After our wonderful stay in the heritage fort we headed to Jaipur which is known as the Pink City. Apparently when Prince Charles was to visit, the King ordered the town to be painted pink and it has been kept that way ever since. Whilst being more terracotta than pink, it was quite unique, especially as we saw elephants wandering around the streets amongst the markets, motorbikes, cycle rickshaws and vehicles.

Before checking into our hotel which was Wall Street Hotel and probably the most Western hotel we had stayed in, we visited the amazing Amber Palace. It was a fort hilltop complex and quite amazing with hall of mirrors (2nd largest in the world), the place for elephant fights and multiple rooms for the concubines. Our guide was very informative and once again passionate about the heritage.

Tonight we were treated to a Bollywood movie at the Raj Mandir Complex which is one of the most famous cinema complexes in Asia. The foyer was Art Deco in style and the movie, Da Bang 2 proved to be a lot of fun. It was an interactive experience whereby you clap, cheer and dance along with the big dance numbers and whilst it was in Hindi, the plot was rather thin so easy to follow. Following the movie we walked to a nearby restaurant for dinner. As tourists, we were asked to evaluate a wine that they were considering adding to the menu. It was a white wine and although served warm, it was ok and we gave it the thumbs up!! One thing we have noticed is that Indians eat quite late and it is common to have dinner up to 11pm when all we want to do is go to sleep!!

The next morning we caught a cycle rickshaw to the centre of the old town and visited Jantar Mantar (the observatory), City Palace and walked past the Hawa Mahal (Palace of the Winds) which is reportedly India’s second most photographed building after the Taj. Lunch was at LMB which is famous for its sweets so we sampled the Kulfi which was delicious.

Dinner tonight was a meat feast as we went to a rooftop restaurant and had chicken kebabs which were also delicious.

Next stop was Ranthambore National Park where we would once again go in search of tigers. This National Park is one of the biggest tiger reserves in India but we were not lucky enough to see any tigers. We saw plenty of bird life, peacocks and peahens by the dozens and numerous spotted deer and Samba Deer. On the way out of the reserve, a leopard was spotted by a couple in our group but you had to be quick to get a glimpse of the tail!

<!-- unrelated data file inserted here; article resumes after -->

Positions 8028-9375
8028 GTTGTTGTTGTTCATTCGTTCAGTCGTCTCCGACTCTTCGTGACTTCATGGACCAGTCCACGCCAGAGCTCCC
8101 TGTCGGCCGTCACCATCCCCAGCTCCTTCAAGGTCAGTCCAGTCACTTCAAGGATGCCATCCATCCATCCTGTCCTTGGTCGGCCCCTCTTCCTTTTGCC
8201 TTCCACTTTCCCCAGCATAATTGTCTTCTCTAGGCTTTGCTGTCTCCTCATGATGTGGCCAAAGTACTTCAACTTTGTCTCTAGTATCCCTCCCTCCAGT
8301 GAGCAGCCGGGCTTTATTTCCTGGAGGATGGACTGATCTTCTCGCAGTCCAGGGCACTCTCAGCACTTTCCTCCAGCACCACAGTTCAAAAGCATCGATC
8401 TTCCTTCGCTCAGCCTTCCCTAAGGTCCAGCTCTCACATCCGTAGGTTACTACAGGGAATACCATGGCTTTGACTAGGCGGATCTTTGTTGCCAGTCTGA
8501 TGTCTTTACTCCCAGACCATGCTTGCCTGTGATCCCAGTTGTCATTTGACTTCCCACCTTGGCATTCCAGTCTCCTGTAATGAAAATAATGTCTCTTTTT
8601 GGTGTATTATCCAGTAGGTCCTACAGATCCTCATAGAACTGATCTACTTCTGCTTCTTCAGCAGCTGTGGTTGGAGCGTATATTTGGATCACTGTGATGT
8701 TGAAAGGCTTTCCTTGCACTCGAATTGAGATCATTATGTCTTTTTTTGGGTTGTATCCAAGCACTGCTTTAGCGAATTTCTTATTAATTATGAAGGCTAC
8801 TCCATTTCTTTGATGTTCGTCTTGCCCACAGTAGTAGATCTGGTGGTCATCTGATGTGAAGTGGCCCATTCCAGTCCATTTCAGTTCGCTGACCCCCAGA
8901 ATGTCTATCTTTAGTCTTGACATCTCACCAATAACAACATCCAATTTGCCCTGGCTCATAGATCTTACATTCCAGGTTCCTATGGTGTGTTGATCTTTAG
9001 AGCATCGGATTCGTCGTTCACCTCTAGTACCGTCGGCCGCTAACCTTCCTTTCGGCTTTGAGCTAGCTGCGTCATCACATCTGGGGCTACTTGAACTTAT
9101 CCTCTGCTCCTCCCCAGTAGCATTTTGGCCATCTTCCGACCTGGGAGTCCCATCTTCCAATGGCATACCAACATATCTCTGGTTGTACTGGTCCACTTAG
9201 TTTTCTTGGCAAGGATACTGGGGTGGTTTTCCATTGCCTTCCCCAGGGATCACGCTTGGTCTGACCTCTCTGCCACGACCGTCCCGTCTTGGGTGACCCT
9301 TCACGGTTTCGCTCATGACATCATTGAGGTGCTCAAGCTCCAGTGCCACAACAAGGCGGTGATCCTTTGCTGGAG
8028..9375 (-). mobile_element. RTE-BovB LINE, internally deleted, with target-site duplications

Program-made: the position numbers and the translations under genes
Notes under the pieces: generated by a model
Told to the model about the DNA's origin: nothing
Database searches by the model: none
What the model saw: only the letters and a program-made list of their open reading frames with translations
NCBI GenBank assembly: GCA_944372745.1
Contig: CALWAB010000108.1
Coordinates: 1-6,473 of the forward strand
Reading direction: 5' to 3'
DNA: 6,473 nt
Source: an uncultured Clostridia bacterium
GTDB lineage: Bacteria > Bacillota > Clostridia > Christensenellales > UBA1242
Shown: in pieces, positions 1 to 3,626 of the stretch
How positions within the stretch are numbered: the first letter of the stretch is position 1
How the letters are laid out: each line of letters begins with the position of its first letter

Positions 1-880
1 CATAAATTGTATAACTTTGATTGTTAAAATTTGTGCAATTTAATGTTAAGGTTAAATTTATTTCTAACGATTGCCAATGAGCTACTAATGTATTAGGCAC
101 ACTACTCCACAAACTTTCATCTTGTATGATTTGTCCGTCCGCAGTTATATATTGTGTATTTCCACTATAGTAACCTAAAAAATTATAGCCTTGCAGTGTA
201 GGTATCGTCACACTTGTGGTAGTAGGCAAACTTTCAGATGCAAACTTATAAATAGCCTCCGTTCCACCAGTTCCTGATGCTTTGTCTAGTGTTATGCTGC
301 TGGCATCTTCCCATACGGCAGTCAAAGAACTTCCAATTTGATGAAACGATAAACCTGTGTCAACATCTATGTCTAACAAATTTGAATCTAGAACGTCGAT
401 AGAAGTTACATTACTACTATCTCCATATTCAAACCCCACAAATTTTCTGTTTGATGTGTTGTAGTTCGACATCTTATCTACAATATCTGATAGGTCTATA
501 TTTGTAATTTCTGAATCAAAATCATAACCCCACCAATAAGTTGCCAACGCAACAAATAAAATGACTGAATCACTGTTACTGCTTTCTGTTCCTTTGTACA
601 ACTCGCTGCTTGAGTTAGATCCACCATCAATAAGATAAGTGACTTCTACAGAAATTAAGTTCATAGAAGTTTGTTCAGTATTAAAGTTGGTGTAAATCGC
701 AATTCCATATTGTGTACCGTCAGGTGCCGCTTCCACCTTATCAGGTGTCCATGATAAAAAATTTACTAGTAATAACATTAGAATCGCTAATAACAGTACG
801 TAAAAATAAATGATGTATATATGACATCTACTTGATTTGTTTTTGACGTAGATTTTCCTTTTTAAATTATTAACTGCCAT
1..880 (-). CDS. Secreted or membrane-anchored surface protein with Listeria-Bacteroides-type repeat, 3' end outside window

Tonight we were in for a treat as we were entertained by a local music/dance group who got us up and dancing during our pre-dinner drinks. A wedding was being held next door and we could watch the whole thing from our rooftop vantage point. It is quite an ordeal with marching bands, elephants, processions, buffets and dancing and of course, loud music! The wedding started at 9.00pm with the exchange of garlands and continued on long after we were tucked up in bed!

Bundi is known as the Blue City as all the buildings are painted blue. Our guided walk through the village was very interesting as we explored the markets and the local dentist who were setup as a stall on the footpath, with dentures and their tools of trade on display! We decided not to have a checkup but took a photo or two. A cow had parked itself in front of the dentist as well – perhaps it was waiting for a filling!! Cows, dogs, goats, monkeys and squirrels are everywhere and all get mixed up with the traffic and everyday life of India. Cow dung is collected and made into patties for burning and you often see stacks of them on the side of the road. We walked to Bundi Palace which gave us great views of the town and had some excellent original paintings. We also visited the baoris (step-wells) along the way which is where the women used to come to collect water and gossip.

Pin It on Pinterest